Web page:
Conclusions: Despite the considerable accomplishments of the Utah Newborn Hearing Screening Program, the results of this survey indicate a significant degree of parental frustration and obstacles to prompt diagnosis and treatment. Fifteen percent of the respondents commented that no one provided information for additional hearing testing when their child did not pass the newborn screening.

The survey also found that delays in diagnosis were attributed to difficulties in obtaining an appointment with a pediatric audiologist, problems in obtaining a referral from the primary care physician, the ordering of multiple tests prior to obtaining a diagnosis, the presence of middle ear fluid, and poor medical advice.

The parental comments do emphasize the need for a better-coordinated effort from all members of the hearing community. Initial steps to address this need would include better early counseling of families during the screening process about the importance of early diagnosis and treatment of hearing loss, more emphasis on greater primary care involvement and education, greater availability of pediatric audiology services, a more streamlined diagnostic evaluation, and more participation from the otolaryngology community. Another important issue generated from the survey is the availability of hearing aids and cochlear implants. Both technologies have been established as effective treatments for pediatric hearing loss. Unfortunately, the majority of health care companies in Utah do not provide coverage for these important devices. Until, health care coverage organizations start to provide these services, Utah families will continue to have problems obtaining this needed care.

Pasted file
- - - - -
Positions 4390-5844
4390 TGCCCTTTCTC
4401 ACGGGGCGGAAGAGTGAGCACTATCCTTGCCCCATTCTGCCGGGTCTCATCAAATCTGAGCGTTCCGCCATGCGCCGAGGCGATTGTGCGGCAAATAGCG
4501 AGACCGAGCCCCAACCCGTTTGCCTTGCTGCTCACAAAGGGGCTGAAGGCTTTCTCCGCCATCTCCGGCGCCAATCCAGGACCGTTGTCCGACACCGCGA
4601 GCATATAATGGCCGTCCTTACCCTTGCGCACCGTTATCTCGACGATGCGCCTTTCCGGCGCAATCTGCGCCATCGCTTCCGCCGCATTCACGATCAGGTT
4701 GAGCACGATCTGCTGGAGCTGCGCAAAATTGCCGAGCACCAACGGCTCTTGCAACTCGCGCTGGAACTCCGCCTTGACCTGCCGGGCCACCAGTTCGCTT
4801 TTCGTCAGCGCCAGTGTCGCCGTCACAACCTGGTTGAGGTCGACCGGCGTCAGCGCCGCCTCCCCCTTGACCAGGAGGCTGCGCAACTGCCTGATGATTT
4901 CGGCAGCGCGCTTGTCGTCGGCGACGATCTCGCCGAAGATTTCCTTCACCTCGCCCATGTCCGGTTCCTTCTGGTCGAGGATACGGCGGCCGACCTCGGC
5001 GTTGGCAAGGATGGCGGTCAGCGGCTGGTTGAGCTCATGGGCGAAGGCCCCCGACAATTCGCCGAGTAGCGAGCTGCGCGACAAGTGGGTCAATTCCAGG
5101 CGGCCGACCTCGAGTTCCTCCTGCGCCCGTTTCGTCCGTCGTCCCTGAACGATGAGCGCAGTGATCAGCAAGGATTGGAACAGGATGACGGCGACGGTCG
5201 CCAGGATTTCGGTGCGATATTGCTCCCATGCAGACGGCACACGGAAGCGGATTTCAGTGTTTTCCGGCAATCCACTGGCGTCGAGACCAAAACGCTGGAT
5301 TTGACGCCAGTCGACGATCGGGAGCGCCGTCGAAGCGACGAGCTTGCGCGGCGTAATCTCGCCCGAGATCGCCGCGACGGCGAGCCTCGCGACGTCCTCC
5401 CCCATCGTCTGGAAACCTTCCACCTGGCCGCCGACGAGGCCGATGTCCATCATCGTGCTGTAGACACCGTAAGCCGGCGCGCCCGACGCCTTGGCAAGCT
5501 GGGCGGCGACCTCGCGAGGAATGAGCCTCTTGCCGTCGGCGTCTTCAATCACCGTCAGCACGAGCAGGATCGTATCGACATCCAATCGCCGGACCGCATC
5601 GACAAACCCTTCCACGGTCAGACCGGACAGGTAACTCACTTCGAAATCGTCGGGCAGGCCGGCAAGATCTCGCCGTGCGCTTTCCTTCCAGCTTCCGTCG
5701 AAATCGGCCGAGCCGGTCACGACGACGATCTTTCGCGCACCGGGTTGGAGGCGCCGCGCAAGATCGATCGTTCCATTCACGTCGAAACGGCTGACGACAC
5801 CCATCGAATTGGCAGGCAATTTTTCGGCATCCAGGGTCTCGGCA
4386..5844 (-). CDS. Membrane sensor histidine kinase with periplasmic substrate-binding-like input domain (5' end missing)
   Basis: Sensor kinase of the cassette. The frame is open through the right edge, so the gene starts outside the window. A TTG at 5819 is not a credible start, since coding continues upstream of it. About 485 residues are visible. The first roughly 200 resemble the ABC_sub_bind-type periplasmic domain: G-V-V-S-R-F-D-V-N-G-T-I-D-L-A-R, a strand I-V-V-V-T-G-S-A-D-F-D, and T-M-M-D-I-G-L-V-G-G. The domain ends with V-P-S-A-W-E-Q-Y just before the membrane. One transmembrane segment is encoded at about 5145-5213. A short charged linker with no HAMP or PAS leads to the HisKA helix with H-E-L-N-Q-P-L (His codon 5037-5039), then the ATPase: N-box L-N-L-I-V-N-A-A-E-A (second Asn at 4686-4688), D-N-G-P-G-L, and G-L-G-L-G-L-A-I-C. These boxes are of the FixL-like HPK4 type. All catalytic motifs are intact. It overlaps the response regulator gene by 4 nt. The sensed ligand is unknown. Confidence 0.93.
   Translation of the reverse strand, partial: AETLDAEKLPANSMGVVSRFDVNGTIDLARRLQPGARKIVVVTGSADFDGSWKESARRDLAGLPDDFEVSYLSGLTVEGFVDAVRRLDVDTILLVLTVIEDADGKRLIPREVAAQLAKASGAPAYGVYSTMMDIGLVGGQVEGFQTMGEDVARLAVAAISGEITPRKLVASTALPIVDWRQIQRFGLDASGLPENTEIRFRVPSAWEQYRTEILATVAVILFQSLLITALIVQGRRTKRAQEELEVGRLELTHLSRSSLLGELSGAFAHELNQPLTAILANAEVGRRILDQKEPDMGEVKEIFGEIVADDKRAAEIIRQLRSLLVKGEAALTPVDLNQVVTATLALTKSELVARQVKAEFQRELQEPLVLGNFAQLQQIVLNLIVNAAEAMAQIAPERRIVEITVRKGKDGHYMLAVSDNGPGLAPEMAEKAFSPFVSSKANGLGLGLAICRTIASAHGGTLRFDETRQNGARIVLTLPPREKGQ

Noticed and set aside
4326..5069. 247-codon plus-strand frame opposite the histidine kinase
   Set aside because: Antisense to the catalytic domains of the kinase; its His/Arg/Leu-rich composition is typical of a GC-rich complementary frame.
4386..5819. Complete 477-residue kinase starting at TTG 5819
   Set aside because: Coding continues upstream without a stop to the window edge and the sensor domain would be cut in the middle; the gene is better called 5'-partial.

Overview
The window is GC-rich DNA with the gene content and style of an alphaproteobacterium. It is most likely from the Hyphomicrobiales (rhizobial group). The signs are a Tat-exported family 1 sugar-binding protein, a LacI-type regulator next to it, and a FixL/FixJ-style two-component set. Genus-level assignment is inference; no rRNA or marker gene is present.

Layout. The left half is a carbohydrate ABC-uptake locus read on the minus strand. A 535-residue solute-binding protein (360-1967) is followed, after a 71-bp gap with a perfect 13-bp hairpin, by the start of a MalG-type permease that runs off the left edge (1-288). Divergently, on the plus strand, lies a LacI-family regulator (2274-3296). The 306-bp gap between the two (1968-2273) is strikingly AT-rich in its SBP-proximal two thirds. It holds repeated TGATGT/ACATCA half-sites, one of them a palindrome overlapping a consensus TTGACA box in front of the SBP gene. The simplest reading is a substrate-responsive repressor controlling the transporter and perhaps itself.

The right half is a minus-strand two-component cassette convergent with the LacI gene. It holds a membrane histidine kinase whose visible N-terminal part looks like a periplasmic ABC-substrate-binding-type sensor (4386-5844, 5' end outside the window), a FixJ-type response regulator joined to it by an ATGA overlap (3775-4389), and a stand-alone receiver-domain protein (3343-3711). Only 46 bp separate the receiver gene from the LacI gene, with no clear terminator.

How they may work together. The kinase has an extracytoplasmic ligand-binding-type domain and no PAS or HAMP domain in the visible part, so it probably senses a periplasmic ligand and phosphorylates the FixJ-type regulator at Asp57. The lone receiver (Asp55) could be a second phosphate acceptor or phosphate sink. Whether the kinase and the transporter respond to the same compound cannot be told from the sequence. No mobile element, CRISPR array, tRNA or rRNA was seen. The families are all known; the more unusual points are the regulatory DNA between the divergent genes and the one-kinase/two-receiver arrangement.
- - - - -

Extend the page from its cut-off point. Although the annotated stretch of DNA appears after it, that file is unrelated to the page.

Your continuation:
In summary, a survey of more than 100 families in Utah revealed significant frustration and obstacles to prompt management of pediatric sensorineural hearing loss. The difficulties include limited audiology availability, delays in primary care physician referrals, and multiple and possibly unnecessary testing, delays from middle ear fluid and poor health care coverage. The researchers suggest that a national study should to be performed to determine whether the results of this study are more prevalent. The results of this survey indicate that a critical analysis of our paradigm for pediatric hearing loss evaluation and treatment may need to be done.